montagekeyboard

Yamaha may have the best workstation synth, now quietly improved

The workstation keyboard hasn’t died in the age of the computer and the analog revival. Instead, it’s just gotten, well, more workstation-y. Advances in embedded computation have gone alongside general purpose computer hardware, making the workstations from Japanese giants like Yamaha, Korg, and Roland do more than before, with expanded functionality, memory, and sound. These instruments do so much that it’s hard to describe them. But I know even some serious synth enthusiasts who have a lot of respect for Yamaha’s Montage. That may come as a surprise, partly because Yamaha’s marketing is aimed squarely at other groups. So yes, …

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refaceback

Web MIDI and More Surprises You Didn’t Expect From Yamaha’s Reface

Yamaha’s Reface synth line are out now, with full details. You can dig through the site rather than have to do it here – but let’s look at what you might find surprising. It has Web MIDI, not just MIDI. Yamaha promises the line will connect to Google Chrome via Web MIDI. Now, theoretically, that’s possible in the latest Chrome builds with any MIDI keyboard, not just the Yamaha. But it suggests that Yamaha are atypically embracing bleeding edge tech (previously seen only at hackdays and such) and making it a standard feature. And there’s more: “Soundmondo is a free …

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reface_cs

Hands-on Video of the Yamaha Reface Series

Extensive videos emerge to give you a hands-on look at Yamaha’s new electric piano / synth / organ keyboard line. They put some of the company’s favorite instruments at your fingertips in an uncommonly compact package. Our take:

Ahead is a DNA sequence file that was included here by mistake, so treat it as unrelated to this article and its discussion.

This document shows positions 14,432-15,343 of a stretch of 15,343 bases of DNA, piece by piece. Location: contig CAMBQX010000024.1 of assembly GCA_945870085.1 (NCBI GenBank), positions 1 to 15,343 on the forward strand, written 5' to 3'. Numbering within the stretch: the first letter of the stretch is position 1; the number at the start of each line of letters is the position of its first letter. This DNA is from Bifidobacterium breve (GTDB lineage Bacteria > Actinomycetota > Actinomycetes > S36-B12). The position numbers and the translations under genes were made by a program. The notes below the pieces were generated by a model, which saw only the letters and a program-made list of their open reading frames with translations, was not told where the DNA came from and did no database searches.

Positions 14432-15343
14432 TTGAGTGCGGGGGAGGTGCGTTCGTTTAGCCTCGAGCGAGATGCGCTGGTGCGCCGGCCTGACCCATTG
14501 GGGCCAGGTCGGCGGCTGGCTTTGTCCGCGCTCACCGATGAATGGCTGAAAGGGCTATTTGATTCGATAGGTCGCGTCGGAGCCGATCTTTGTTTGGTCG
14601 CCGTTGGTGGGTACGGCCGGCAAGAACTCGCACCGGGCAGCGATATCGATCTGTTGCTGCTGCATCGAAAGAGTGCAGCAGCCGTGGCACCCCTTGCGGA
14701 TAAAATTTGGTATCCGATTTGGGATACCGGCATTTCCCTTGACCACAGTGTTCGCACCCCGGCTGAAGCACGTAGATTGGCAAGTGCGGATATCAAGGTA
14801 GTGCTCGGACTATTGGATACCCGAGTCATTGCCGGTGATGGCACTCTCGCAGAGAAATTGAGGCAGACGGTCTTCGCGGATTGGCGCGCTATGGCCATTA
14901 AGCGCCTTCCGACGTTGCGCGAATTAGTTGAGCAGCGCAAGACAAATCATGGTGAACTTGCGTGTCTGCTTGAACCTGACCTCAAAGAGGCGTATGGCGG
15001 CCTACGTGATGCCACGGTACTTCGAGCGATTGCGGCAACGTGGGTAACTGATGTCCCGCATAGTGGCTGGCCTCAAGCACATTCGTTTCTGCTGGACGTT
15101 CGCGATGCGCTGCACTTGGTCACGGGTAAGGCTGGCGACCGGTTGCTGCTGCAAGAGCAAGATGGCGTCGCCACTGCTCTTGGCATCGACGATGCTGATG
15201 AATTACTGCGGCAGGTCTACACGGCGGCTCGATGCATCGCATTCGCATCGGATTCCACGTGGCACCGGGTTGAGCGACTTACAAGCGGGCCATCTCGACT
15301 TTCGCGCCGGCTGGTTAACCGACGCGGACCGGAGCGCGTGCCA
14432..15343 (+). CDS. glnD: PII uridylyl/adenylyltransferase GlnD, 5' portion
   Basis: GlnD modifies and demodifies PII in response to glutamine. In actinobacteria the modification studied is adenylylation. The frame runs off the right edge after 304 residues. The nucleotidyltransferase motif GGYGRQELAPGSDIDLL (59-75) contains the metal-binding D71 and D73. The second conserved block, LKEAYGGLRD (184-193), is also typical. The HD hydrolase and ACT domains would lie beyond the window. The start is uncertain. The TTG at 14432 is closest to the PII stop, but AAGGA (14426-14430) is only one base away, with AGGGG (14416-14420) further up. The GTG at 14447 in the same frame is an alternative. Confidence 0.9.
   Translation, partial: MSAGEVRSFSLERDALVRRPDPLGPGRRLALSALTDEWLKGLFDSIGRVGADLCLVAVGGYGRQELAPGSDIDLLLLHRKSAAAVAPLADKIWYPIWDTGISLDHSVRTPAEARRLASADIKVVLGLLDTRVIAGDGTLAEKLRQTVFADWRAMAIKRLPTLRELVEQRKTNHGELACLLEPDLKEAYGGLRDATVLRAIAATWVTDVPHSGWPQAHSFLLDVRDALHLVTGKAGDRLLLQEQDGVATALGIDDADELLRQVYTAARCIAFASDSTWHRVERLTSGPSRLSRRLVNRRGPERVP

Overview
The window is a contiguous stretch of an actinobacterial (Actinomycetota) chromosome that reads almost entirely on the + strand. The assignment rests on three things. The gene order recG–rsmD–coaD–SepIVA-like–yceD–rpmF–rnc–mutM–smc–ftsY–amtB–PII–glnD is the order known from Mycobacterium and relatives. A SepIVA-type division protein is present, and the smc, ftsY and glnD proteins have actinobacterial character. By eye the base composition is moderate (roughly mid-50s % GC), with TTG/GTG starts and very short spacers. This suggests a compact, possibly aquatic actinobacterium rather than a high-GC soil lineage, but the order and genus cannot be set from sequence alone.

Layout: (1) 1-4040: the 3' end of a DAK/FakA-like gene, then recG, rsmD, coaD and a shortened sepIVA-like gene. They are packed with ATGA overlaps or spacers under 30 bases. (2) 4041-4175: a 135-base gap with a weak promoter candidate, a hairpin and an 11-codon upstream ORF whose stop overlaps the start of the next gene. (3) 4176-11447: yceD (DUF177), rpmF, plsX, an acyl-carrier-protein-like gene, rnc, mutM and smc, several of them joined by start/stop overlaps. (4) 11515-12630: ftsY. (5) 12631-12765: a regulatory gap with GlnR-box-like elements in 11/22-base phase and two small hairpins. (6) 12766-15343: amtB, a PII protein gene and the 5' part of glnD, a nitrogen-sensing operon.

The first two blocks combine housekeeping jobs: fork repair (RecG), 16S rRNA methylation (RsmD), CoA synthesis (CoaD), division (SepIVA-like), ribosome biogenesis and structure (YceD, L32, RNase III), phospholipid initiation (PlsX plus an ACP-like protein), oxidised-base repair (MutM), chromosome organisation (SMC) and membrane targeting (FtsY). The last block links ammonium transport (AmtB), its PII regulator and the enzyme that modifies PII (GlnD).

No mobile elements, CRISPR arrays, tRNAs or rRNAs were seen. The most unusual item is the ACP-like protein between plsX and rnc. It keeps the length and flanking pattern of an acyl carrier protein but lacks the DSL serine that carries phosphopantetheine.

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reface_dx

Yamaha Leak Entire Line of Reface Synths; Here They Are

Yamaha’s new keyboards revealed – CP, CS, YC, DX. Small, apparently nice-sounding, and mass market. Who leaked them? Um, Yamaha.

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korgpolysix_pads

Music Made with Korg iPolysix – And Nothing Else: Live Demos to iPad Chip Music

Doing more with less, and embracing limitations: it’s oft-repeated advice in music making. Maybe it’s repeated so often that it ceases to mean anything; I can find no harm in making music using the massive possibilities of a packed studio of gear or the endless depth of a computer. So, instead, doing more with less can be something you do just because it’s liberating. It means you can make music on a budget. It means you can make music when you’re on a bus with nothing but a first-generation iPad and a copy of Polysix. It can mean, psychologically, that …

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